Dead infant reveals unknown Native American population


Genetic analysis clarifies and expands understanding of human settlement in North America. Steve Fleischfresser reports.


American Indian Inhabitants of Alaska drawn in 1805 by French diplomat Jacques Grasset de Saint-Sauveur (1757-1810).
American Indian Inhabitants of Alaska drawn in 1805 by French diplomat Jacques Grasset de Saint-Sauveur (1757-1810).
Universal History Archive/UIG via Getty Images

A little girl who lived 11,500 years ago has helped scientists to understand the story of human migration to North America, and revealed a previously unknown Native American population.

In 2013 the remains of two infants were found at the Upward Sun River archaeological site in the Tanana River Basin in eastern Alaska. One appeared stillborn, while the other was six-to-12 weeks old when she died.

A team of researchers led by Eske Willerslev, who holds positions at the University of Cambridge, UK, and the University of Copenhagen in Denmark, has now conducted genetic analysis of the DNA of the older child, named Xach'itee'aanenh t'eede gay, or Sunrise Child-girl, by the local Native community. The results, published in Nature, are surprising.

It is generally accepted that the first humans came to North America via a land bridge across the Bering Strait exposed during the last Ice Age. That’s where the consensus ends. What is known is that this founding population gave rise to the two acknowledged branches of early Native Americans: the imaginatively named Northern and Southern groups.

Willerslev and his team have now shown that the genetic differences and similarities between Sunrise Child-girl and the populations of the Northern and Southern groups, as well as ancestral populations in East Asia and north-eastern Eurasia, indicate that people migrated to North America in a single wave.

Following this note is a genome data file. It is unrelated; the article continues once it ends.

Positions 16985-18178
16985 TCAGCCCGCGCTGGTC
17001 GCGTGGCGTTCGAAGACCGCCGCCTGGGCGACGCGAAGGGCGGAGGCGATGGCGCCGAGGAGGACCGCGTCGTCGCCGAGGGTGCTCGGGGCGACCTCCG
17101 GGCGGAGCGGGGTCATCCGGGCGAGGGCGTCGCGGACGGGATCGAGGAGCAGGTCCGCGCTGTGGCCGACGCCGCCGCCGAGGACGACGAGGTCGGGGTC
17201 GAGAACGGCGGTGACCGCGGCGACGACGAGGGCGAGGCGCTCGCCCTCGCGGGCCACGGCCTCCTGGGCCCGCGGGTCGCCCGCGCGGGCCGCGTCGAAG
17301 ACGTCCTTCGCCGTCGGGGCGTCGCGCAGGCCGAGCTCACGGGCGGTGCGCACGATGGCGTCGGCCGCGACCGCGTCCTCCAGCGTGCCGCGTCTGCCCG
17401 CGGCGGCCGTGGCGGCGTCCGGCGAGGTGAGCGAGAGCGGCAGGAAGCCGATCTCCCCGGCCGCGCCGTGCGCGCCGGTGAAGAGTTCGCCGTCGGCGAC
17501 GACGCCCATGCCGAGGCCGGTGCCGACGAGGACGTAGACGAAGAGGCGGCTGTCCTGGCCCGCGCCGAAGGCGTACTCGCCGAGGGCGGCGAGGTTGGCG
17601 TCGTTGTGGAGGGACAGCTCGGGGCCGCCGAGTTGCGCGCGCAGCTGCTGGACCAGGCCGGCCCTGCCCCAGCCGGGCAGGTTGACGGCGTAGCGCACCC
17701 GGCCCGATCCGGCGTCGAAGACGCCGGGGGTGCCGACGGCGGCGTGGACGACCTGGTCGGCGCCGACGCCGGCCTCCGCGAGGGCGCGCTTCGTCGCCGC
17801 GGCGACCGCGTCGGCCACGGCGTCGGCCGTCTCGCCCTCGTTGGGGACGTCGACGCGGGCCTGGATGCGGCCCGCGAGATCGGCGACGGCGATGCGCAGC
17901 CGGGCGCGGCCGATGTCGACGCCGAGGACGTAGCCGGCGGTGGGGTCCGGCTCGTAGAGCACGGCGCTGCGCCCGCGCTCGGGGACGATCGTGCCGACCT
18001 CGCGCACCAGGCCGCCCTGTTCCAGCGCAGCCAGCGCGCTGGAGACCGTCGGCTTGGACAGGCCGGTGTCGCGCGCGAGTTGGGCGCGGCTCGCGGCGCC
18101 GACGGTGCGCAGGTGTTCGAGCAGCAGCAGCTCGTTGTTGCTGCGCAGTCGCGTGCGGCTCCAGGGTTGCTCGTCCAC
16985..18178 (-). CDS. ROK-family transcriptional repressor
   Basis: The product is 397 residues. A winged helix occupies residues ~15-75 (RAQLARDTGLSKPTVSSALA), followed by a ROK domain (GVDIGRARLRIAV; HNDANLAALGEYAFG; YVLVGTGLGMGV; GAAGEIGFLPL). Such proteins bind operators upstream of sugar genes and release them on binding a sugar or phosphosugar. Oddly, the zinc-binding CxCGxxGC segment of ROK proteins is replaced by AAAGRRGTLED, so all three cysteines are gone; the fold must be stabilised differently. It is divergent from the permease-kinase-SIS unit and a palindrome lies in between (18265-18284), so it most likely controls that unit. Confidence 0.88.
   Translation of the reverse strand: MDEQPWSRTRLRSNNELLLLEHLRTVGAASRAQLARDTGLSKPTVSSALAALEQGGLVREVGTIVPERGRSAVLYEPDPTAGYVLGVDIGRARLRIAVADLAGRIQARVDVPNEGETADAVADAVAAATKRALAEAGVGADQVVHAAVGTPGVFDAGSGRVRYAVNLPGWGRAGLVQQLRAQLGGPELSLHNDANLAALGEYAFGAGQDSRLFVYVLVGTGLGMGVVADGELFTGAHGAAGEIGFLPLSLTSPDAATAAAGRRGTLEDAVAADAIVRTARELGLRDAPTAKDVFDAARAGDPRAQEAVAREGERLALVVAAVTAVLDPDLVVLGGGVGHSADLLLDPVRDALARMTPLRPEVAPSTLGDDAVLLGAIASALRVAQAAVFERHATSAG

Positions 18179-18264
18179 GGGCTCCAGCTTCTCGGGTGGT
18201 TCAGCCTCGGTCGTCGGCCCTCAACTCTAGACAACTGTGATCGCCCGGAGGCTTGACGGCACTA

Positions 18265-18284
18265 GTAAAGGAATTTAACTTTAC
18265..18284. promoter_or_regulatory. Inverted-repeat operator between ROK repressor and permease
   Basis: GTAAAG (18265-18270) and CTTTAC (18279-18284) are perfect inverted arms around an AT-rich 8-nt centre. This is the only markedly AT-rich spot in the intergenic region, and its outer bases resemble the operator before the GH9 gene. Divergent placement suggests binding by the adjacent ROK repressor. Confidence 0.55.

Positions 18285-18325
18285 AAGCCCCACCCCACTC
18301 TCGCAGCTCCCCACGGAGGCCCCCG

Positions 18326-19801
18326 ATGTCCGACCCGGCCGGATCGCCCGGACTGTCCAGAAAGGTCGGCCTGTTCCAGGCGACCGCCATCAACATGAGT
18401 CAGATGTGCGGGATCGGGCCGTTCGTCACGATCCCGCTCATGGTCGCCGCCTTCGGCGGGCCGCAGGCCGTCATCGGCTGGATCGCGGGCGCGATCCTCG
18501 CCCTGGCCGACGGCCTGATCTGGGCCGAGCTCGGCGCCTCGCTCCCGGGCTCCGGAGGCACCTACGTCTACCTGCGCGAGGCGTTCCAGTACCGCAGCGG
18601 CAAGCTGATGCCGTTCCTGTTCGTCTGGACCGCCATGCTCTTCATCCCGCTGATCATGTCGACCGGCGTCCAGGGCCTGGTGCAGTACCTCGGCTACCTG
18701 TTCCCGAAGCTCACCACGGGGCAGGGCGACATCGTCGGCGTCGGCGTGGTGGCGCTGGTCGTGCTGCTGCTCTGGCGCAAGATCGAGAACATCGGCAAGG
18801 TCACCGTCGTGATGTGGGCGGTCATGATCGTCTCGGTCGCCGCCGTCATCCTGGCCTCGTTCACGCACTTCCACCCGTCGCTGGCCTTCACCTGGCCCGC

“We were able to show that people probably entered Alaska before 20,000 years ago,” says Eske, “It's the first time that we have had direct genomic evidence that all Native Americans can be traced back to one source population, via a single, founding migration event.”

Their findings also show that a third group, named “Ancient Beringians”, to which Sunrise Child-girl belonged, formed after the arrival of the founding population, but before the Northern and Southern groups split about 17,000 to 14,000 years ago. One of the researchers, José Victor Moreno-Mayar, says, “It looks as though this Ancient Beringian population was up there, in Alaska, from 20,000 years ago until 11,500 years ago, but they were already distinct from the wider Native American group.”

So, what happened to the Ancient Beringians? The researchers speculate that they eventually died out or were absorbed into the Northern group of Native Americans as they back-migrated north after the end of the last Ice Age. Nonetheless, Sunrise Child-girl and her people have shed welcome light on the story of the spread of humanity across the globe.

Stephen fleischfresser.jpg?ixlib=rails 2.1
Stephen Fleischfresser is a lecturer at the University of Melbourne's Trinity College and holds a PhD in the History and Philosophy of Science.
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